MARY LOUISE KELLY, HOST:
Many businesses have been damaged across the country during the days of protests. Some believe the damage is not the work of protesters, but people taking advantage of the anger of this moment. In reaction, neighborhood groups are forming, some armed. NPR's Leila Fadel spent the night with some of those groups in Minneapolis.
(SOUNDBITE OF KNOCKING)
LEILA FADEL, BYLINE: Cesia Baires knocks on the three apartment doors above her restaurant and a neighboring taqueria just before curfew.
CESIA BAIRES: (Speaking Spanish).
FADEL: She tells the mother of two young kids living in one of the apartments that tonight would be like the night before - armed men on the roof to protect the building.
BAIRES: I was just letting them know, remember; same thing as yesterday. I'm going to come check. If anything, you guys give us a call right away.
FADEL: As she speaks, men climb through a window behind her onto the building's roof and begin to set up semi-automatic weapons. Others carry handguns. There are also bricks.
BAIRES: If you're up here with a gun and you're not supposed to be here and you don't - I mean, you don't have license to carry, then I don't allow you to even go to the rooftop.
FADEL: Her pupuseria, Abi's Cafe, is on Lake Street in Powder Horn Park, where some buildings have been burned to the ground or damaged in fiery protests. Last night was calm, but for days now some residents say their calls to police have largely gone unanswered if they could get through at all. And they're now defending themselves. This group calls itself Security De La Lake. But some might think this is just vigilante justice. I ask her about that.
BAIRES: It's not something that I would want, but We've seen how for - at least for the first couple days, we were left alone. Like, there were no cops that would come around. So what are we to do? Just stand there and do nothing?
FADEL: A spokesman with the Minneapolis Police Department says it's facing an unprecedented situation. It's aware of these groups but not concerned if they're following the law. Baires says it's not just about the businesses but the lives of the people who are living in the apartments above. Just before curfew, an organizer from her group briefs people from the neighborhood in the parking lot of the supermarket on safety tips. Manager Mauro Madrigal speaks to a multiracial group of residents and business owners working together.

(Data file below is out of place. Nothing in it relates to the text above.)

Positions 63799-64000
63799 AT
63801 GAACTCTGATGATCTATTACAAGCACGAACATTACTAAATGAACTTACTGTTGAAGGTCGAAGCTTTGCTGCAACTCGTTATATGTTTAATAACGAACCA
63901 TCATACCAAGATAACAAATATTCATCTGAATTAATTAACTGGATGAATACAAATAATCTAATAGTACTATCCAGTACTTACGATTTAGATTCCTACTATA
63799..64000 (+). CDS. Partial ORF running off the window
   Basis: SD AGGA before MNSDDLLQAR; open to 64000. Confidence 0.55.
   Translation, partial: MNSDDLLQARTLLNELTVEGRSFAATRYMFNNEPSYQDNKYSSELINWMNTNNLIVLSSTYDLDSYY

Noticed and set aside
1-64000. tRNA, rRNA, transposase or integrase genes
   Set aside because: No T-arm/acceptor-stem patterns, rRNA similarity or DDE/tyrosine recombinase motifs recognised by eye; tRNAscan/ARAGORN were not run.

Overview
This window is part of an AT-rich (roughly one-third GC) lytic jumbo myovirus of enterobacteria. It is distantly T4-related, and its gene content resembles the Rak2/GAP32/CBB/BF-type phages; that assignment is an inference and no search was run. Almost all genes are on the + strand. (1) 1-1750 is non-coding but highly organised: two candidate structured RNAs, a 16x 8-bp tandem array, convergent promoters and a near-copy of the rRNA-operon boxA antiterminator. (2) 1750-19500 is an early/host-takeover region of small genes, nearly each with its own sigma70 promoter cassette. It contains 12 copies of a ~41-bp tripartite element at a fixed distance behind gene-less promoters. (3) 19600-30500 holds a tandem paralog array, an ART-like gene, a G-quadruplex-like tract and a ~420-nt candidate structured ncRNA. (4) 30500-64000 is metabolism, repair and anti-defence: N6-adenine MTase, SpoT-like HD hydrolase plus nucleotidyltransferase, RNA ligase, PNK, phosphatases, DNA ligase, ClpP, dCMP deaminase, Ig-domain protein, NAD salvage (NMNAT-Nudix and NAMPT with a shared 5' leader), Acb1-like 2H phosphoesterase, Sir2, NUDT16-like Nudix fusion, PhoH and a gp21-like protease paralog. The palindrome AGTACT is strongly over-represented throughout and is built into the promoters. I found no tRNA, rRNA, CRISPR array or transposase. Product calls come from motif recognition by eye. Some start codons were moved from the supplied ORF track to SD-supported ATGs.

MAURO MADRIGAL: We have the fire extinguishers on each door. That way, you wouldn't have to run with extinguisher if you need to. OK, so...
FADEL: They pass out fire extinguishers and flyers with tips on home protection, fire safety and how to be in communication. The flyer says the neighborhood is under threat from white supremacists. Speculation is swirling from protesters on the streets all the way up to the governor's mansion about who has been fueling the violence and why. Right now that's just not clear. William Martinez is with Security De La Lake.
WILLIAM MARTINEZ: It's important. No, it's important to tell the people we're not going to shoot nobody, you know? We don't have the idea. But, you know, we like to prevent people going to hurt the Latino families.
FADEL: He says there are only two Latino stores left in the area that still sell food. Any unfamiliar sight sparks suspicion - out-of-state plates from Iowa and Wisconsin, men with backpacks. Martinez wears a brightly colored neon yellow shirt emblazoned with the words Security De La Lake.
MARTINEZ: You know, we are brown. We know exactly what's going on, you know (laughter)?
FADEL: He says the shirts are in part to make themselves known to law enforcement suspicious of brown and black people in the streets. They support the protests against police brutality but not the destruction.
(SOUNDBITE OF MOTORCYCLE ENGINE REVVING)
FADEL: As they organize for the night, they coordinate with the indigenous motorcycle group across the street. They're protecting the Red Lake Nation embassy, which provides tribal services. And then a group of people roll up in a truck, and a white man named Jordan - he wouldn't give his last name but described himself as working with anarchists - walks over in a bulletproof vest with a yellow walkie-talkie attached to talk to Madrigal and a local taqueria owner, Hector Hernandez. He explains they'll be in the empty building next door to provide security for a nearby theater.
JORDAN: So we should have close to 40.
HECTOR HERNANDEZ: Does anybody have weapons?
HERNANDEZ: Does anybody have weapons?
FADEL: When Jordan walks away, I ask Madrigal and Hernandez if they know him. Madrigal answers.
MADRIGAL: All these people, I don't know them. I don't know where they're from. But they're here helping us, so that's all. I'm glad that they're here to help.
FADEL: Inside Hernandez's taqueria, he and Baires, the owner of Abi's Cafe next door, work with others to barricade the front door.
BAIRES: All right. You ready, guys?
UNIDENTIFIED PERSON: Ready.
BAIRES: All right, then.
UNIDENTIFIED PERSON: Ready.
FADEL: On the road out of this neighborhood, other groups have blocked off their streets, put warning signs up that people are watching, that trespassing would have consequences.
Leila Fadel, NPR News, Minneapolis.
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